Comedy Central doesn’t meet your standard? Not effete enough? TV has something for you too.

Here (in RealAudio and MP3 format) is a segment from Friday’s Newshour with Jim Lehrer on PBS in which something unique and exciting happens: A victim of the flooding in the midwest exhibits personal responsibility and does not ask for government help. Here’s the key couple of sentences:

Narrator Elizabeth Brackett: Despite the devastation, [flood victim Barb] Boyer, like many who farm in these floodplains, says she does not expect much government help.

Barb Boyer: We’ve always lived our life that we’re responsible for our own choices, our own destiny. And we chose not to carry the flood insurance. That was our responsibility. There’s a lot of people that - of course, we are going to need help, but do I expect it? No. We’ll start over. That’s all I know right now.

It’s stirring and inspiring to see people in dire straits who haven’t abandoned their values, the values that make this country great.

And it’s all brought to you by TV!

Seasteading and Dynamic Geography

Over at Ars Technica, I have an in-depth discussion of seasteading, an effort by a group of Silicon Valley libertarians to develop technology for living on the open oceans in a cost-effective manner. They argue that government is an industry with excessive barriers to entry, and they aim to change that by creating a turnkey solution for starting your own community.

History is littered with utopian projects, libertarian and otherwise, that fell far short of their lofty goals. At first glance, the Seasteading Institute looks like just another utopian scheme. But there are at least two reasons to think this one might accomplish more than its predecessors. First, recognizing that it would take many decades to develop a self-sufficient ocean metropolis, Friedman and his partners have chosen to focus largely on short-term engineering challenges. They want to build cheap, durable sea platforms that anyone can purchase. Second, they’ve raised half a million dollars from Peter Thiel, the libertarian entrepreneur who co-founded PayPal and is now a major investor in Facebook. Thiel’s backing will allow them to move beyond the extensive background work they’ve already done and begin the expensive task of actually designing and building their first prototype, which they hope to splash down in San Francisco Bay in the next few years.

Will this ultimately lead to the creation of libertarian metropolises in the open ocean? There are certainly lots of reasons to be skeptical. But there are also plenty of examples of technological change undermining existing hierarchies of authority. The invention of the printing press helped to undermine the authority of the Catholic church by democratizing access to knowledge. And in the 1960s, “pirate radio” ships, operating in international waters, helped to undermine many European states’ monopoly on radio broadcasting by beaming the latest pop tunes to eager European listeners. In this month’s Cato unbound, we’re talking about the ways that technological change is challenging traditional copyright law. Swedish copyright activist Rasmus Fleischer kicks things off arguing that advances in Internet connectivity and portable digital storage will make it effectively impossible for the authorities to control the dissemination of copyrighted works. My reaction to his essay will be up tomorrow.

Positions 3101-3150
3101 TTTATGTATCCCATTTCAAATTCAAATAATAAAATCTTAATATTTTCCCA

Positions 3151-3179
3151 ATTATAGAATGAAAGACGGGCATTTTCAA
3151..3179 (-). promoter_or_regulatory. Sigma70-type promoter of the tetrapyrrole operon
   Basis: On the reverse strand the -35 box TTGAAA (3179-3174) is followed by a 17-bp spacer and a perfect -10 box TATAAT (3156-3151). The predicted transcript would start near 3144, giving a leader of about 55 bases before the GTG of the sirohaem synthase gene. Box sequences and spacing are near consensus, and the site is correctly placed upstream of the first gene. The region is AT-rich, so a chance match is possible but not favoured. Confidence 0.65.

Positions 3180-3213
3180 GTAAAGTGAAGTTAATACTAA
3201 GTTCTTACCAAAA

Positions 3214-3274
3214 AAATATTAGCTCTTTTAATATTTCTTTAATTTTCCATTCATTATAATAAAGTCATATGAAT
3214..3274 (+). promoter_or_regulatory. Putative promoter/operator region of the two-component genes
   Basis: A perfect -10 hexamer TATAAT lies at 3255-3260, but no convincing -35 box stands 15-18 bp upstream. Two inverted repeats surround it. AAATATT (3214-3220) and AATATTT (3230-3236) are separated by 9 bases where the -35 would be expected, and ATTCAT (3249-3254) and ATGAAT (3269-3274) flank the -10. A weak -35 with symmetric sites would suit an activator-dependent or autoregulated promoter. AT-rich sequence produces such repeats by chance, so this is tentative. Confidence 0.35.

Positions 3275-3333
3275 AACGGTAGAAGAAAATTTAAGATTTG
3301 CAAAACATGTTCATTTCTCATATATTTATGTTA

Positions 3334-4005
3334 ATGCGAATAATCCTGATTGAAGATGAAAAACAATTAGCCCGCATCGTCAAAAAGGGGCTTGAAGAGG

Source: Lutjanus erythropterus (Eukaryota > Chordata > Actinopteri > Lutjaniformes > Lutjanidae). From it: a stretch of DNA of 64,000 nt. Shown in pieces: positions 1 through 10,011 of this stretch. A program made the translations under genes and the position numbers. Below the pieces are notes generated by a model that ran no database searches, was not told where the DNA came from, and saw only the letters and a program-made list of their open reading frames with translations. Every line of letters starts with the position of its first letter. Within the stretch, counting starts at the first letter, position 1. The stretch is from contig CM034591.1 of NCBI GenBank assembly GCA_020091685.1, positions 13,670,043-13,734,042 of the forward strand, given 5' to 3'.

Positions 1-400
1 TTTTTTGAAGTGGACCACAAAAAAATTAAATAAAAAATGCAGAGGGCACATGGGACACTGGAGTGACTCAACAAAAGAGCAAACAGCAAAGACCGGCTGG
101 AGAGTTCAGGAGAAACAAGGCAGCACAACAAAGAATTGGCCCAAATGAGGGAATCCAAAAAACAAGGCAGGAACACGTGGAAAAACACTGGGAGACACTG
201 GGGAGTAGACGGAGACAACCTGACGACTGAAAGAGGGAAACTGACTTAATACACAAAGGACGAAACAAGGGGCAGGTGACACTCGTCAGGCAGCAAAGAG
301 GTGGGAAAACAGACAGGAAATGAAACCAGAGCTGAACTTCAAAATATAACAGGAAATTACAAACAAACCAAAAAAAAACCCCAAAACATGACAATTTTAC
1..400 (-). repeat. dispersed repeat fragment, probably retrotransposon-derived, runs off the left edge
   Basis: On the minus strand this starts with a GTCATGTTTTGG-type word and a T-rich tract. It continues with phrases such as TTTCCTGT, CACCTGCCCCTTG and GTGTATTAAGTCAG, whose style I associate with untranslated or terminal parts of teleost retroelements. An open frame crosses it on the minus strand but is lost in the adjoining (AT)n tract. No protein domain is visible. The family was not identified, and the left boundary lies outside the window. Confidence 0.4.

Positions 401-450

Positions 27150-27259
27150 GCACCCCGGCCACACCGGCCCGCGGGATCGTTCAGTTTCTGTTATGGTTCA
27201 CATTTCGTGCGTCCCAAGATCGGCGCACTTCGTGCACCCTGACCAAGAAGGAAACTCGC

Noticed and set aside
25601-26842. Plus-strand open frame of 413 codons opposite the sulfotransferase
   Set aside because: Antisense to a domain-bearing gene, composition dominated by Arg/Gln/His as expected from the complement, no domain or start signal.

Hence, policy changes are frequently the result of technological progress. Hierarchical institutions often exert control through the exploitation of technological limitations. The Catholic Church exploited the high costs of reproducing the written word; today’s copyright industries are built on the formerly-high costs of reproducing copyrighted works. By the same token, today’s governments owe much of their authority to the high costs of changing jurisdictions. The technology of seasteading may change that by allowing “dynamic geography,” a situation in which any part of society is free to exit and take their homes and businesses with them. It may take many decades for this vision to be realized, if it can be realized at all. But it’s fun to see someone at least giving it a shot.